Ms. Kelly once again has hit this one on the head! I tend to take a pragmatic look at who the players are in a game first before trying to understand this or any other "game". In this case, one of the players (banks) are eager for this game. That in and of itself should tell you something.

I've got the same feeling about the recent buddy-buddy of the banks and consumer credit card bailout coming. It's not like those two to team up, and when they do you should be very scared before you see any of the fine print.

augernaut
6th November 2008, 09:21
No offence intended but walk out of thier homes with thier familys and posessions and go where?...Ive lost my job recently and my immediate family is all i have......still wont take the gubmint cheese though

Kelly
6th November 2008, 09:38
No offence intended but walk out of thier homes with thier familys and posessions and go where?...

I think you are going to have to rely on your own wits. Look for help, there is nothing wrong with that, but look for it in your local community. Whatever you do, especially in this strange, predatory environment, always, always, always read the fine print on any help that is offered you.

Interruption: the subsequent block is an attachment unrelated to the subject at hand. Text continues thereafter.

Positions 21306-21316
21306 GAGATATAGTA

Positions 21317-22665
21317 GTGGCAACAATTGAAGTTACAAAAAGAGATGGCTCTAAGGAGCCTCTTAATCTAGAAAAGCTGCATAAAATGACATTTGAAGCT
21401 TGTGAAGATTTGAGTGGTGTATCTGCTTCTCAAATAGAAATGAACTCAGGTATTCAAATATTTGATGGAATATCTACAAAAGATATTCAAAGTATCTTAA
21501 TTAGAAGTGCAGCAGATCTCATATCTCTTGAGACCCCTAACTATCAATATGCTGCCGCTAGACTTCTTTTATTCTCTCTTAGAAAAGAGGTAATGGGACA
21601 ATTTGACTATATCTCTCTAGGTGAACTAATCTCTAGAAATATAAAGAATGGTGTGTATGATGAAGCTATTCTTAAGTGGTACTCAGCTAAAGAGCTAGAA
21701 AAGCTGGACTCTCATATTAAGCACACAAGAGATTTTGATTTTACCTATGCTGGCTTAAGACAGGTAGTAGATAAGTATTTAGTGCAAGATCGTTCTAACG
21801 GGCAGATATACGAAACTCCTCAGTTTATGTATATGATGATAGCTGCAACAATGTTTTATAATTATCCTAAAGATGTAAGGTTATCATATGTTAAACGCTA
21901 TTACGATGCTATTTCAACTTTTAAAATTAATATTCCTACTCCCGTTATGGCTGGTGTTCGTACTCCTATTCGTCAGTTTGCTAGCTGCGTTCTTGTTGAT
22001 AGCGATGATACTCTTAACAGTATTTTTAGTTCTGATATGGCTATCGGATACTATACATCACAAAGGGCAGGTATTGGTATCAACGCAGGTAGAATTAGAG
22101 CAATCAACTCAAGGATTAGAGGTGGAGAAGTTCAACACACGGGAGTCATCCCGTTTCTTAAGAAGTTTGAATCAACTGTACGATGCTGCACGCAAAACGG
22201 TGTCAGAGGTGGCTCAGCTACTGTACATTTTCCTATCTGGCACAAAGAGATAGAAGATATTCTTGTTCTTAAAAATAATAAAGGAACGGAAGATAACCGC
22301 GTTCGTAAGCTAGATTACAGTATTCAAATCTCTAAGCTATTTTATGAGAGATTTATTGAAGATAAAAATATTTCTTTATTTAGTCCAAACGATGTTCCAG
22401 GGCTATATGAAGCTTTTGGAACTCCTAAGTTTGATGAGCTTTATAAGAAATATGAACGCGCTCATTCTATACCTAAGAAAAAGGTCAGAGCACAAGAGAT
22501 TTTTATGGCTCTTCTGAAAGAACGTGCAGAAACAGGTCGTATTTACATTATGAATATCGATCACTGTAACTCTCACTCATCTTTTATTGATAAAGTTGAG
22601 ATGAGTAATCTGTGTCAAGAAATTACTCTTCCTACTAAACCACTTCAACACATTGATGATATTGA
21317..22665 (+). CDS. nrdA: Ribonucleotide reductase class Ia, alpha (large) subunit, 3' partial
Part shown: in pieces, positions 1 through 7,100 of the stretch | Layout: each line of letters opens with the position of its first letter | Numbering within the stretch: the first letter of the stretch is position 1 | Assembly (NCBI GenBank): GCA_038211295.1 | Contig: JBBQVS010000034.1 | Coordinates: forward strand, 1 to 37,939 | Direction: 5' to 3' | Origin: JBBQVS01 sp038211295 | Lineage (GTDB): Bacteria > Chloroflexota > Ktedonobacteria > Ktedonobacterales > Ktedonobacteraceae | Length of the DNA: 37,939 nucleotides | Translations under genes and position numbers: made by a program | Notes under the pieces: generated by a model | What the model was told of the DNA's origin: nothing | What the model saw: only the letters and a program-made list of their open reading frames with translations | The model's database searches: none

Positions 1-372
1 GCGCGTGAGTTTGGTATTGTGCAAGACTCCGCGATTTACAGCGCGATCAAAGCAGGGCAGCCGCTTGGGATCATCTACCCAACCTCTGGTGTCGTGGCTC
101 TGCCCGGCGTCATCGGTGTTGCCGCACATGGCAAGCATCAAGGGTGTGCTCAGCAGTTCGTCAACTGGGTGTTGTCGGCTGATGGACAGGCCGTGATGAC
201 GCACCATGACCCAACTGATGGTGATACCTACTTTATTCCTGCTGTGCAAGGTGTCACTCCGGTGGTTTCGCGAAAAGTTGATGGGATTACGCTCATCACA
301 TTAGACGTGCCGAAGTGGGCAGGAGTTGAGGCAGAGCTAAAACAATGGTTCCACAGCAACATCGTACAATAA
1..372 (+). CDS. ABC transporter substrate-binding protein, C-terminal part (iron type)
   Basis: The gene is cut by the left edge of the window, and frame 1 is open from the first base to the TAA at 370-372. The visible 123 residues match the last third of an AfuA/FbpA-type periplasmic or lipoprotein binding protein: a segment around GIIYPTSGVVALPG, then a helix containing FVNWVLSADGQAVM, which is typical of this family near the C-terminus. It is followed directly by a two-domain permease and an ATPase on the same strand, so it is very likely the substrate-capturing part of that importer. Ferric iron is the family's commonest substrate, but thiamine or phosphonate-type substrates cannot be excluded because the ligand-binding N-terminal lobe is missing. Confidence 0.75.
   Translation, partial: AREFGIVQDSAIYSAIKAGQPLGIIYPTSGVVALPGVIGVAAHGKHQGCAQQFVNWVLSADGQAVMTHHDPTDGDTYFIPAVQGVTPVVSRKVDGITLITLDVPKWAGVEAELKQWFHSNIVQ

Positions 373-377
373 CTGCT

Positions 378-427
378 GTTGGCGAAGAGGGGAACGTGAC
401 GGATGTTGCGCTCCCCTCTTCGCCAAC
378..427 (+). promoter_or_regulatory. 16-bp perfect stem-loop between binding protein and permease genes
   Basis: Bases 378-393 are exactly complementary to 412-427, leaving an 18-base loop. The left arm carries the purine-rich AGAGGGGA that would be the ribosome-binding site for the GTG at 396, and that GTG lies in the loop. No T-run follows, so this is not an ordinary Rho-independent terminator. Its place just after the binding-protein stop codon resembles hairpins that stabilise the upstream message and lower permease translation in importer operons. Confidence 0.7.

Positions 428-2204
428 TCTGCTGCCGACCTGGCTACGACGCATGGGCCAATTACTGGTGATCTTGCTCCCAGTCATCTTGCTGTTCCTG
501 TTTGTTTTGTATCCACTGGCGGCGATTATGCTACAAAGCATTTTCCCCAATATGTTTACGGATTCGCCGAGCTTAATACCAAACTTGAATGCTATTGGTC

You'd honestly be better off walking out on your home and trying to scrape together the money to buy a yurt to keep your family housed, than you would to stay in your home and accept any kind of bailout package as predatory as this one is.

This bailout is not an attempt to end predatory lending practices. This bailout is just an attempt to repackage the same old thing.

main1event
6th November 2008, 09:47
No offence intended but walk out of thier homes with thier familys and posessions and go where?...Ive lost my job recently and my immediate family is all i have......still wont take the gubmint cheese though

See thats a myth, that many people still possess today, "Where do I go"

There are many places. Rent is still far cheaper than to buy. Many years ago people moved in together. Americans have become to complacent and believe they are entitled to a house.

balou2
7th November 2008, 01:09
And what the hell does this have to do with the silver market? That's not the topic. Please...put in the Open Forum. Ridiculous.

main1event
7th November 2008, 08:02
Ballou, housing has everything to do with the silver market. Its about fiscal responsibility and why we are in this mess. I started buying silver when I realized what was happening in housing.